For the last eleven years, Greg Keelor and his songwriting partner Jim Cuddy have recorded some of the most popular songs on radio. Their band Blue Rodeo has sold in excess of two million records world-wide. Gone is Greg Keelor's first full length solo recording.
"I was on the plane coming home from India in May of '96," Keelor recalls, "I realized that it was something I wanted to get out of my system. I had written some songs and they had a certain kind of feel, a certain catharsis in them. After six weeks of sitting with the Guru, I felt that if I had died on that plane I'd have this desire to come back and do a solo album...this lingering thing that would draw me back."
Gone was recorded at Pierre Marchand's Wild Sky Studio outside of Montreal. Pierre has become best known for his work with Sarah McLachlan. The core group that worked on the album's tracks was comprised of Sarah (contributing piano and backing vocals), her percussionist Ashwin Sood, Pierre (playing bass) and Greg.
"I had different ideas of how I wanted to make this record. But then, for the Leonard Peltier record (Pine Ridge: An Open Letter to Allan Rock), we did a recording with Sarah up at Pierre's place and I really enjoyed that process. When we walked in there we didn't know what we were going to do and it just sort of appeared. It was quite magical."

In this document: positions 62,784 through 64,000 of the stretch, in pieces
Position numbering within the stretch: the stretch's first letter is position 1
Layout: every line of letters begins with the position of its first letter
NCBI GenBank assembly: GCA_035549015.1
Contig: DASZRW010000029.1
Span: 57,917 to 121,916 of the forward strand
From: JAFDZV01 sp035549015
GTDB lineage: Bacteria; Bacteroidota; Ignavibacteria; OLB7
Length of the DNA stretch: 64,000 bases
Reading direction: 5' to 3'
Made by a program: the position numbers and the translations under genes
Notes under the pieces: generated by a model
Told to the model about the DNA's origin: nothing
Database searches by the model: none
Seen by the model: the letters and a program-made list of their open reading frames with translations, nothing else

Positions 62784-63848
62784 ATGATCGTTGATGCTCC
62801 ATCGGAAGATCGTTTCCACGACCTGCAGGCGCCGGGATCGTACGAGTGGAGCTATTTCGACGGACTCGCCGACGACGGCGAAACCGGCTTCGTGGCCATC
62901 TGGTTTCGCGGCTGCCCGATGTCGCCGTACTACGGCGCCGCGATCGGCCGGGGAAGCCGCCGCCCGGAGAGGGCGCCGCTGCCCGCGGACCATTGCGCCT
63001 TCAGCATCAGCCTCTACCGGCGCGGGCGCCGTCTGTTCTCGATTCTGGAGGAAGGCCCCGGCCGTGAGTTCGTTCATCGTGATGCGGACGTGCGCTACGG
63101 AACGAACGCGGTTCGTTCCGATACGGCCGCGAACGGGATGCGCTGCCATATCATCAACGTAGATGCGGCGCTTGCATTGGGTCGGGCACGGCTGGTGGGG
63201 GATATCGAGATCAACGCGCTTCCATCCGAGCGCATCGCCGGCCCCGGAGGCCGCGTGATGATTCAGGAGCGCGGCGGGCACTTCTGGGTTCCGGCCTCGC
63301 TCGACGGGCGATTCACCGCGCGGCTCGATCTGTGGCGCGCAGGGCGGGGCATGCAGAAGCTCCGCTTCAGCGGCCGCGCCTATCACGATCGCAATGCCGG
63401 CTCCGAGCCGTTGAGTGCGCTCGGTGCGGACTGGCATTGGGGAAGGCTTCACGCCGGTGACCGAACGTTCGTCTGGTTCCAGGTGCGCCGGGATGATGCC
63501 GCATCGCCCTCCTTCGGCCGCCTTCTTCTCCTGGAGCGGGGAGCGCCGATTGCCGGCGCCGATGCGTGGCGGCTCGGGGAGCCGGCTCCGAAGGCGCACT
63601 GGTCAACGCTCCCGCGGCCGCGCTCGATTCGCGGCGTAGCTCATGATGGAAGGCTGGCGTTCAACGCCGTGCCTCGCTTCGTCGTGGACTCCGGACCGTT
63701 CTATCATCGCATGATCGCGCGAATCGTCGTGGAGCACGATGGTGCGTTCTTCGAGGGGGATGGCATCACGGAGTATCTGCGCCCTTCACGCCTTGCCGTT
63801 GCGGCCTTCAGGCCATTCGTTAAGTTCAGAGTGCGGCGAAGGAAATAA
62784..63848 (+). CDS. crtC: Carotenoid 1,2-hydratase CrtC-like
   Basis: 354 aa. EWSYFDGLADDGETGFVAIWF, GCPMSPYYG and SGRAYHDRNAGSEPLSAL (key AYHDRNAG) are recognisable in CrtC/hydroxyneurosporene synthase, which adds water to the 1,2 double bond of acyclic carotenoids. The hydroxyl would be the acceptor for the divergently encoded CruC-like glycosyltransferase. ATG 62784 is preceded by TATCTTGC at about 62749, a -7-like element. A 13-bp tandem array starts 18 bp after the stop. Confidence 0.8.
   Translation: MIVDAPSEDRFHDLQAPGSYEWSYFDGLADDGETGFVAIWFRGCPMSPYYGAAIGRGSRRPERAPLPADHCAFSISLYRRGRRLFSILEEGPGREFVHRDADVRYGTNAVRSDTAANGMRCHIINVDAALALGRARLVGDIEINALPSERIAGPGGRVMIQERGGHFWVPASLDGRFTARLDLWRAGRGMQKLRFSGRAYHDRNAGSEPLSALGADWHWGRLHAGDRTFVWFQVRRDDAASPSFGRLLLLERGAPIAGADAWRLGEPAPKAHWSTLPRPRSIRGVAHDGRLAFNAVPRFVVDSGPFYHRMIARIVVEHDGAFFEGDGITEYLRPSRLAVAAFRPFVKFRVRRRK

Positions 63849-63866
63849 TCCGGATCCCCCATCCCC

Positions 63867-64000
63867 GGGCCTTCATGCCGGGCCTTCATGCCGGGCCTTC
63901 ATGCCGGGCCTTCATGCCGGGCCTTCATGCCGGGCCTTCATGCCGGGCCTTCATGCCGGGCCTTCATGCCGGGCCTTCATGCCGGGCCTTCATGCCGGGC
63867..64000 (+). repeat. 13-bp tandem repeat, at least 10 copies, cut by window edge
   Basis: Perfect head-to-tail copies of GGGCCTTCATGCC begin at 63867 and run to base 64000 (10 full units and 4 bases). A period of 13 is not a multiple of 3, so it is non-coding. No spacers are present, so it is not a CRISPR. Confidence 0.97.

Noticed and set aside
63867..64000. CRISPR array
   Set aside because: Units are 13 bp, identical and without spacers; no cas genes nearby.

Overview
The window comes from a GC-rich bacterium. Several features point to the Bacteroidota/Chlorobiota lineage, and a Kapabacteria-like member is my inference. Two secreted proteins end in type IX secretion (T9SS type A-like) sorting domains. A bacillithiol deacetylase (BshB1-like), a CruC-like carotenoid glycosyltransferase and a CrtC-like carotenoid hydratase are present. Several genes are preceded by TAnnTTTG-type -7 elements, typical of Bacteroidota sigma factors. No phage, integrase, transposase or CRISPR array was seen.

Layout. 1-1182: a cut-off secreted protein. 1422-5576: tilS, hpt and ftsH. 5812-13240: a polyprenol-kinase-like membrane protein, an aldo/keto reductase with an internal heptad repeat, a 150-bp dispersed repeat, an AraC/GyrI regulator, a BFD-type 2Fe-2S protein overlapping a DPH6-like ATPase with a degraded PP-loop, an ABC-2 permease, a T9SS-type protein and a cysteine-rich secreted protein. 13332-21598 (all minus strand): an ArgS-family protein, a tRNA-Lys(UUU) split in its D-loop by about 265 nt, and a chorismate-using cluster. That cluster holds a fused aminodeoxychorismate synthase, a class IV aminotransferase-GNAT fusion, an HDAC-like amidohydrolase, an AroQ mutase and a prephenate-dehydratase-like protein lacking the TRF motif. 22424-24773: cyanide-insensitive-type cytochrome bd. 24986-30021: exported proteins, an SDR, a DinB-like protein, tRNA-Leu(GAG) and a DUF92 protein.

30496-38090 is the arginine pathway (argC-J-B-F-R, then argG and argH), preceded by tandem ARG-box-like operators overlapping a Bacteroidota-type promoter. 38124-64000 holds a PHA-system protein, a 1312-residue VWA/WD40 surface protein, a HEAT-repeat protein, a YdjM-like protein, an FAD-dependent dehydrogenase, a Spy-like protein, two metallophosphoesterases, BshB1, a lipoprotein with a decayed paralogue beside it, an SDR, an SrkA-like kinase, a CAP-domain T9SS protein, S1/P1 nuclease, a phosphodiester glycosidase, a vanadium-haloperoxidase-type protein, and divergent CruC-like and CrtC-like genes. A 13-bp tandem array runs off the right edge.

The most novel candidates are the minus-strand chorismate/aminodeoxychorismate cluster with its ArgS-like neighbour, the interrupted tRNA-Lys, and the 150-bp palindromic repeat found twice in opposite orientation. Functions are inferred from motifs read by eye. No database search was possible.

Although he entered the studio with a number of songs, it really wasn't until recording started that the record began to take its form. The first song recorded for Gone was the title track which then became the measuring stick for all of the other songs.
"That song gave a focus to the record. The expression we kept using was 'It's gotta be gone. That's not gone enough.'"
The album is sequenced in the same order that it was recorded, so the listener can actually hear its evolution as it came to life. The first few songs have a spaciousness to them, featuring Greg's haunting voice accompanied only by the occasional piano note or guitar measure.
The a capella "Home" was written in his car as he drove home from a trip to Cape Breton. The track features Greg's lonely voice singing as it had that day it was written.
"I wanted to keep it real simple. I love space in music. Sometimes its nice to let the song sit there on its own, without any distractions."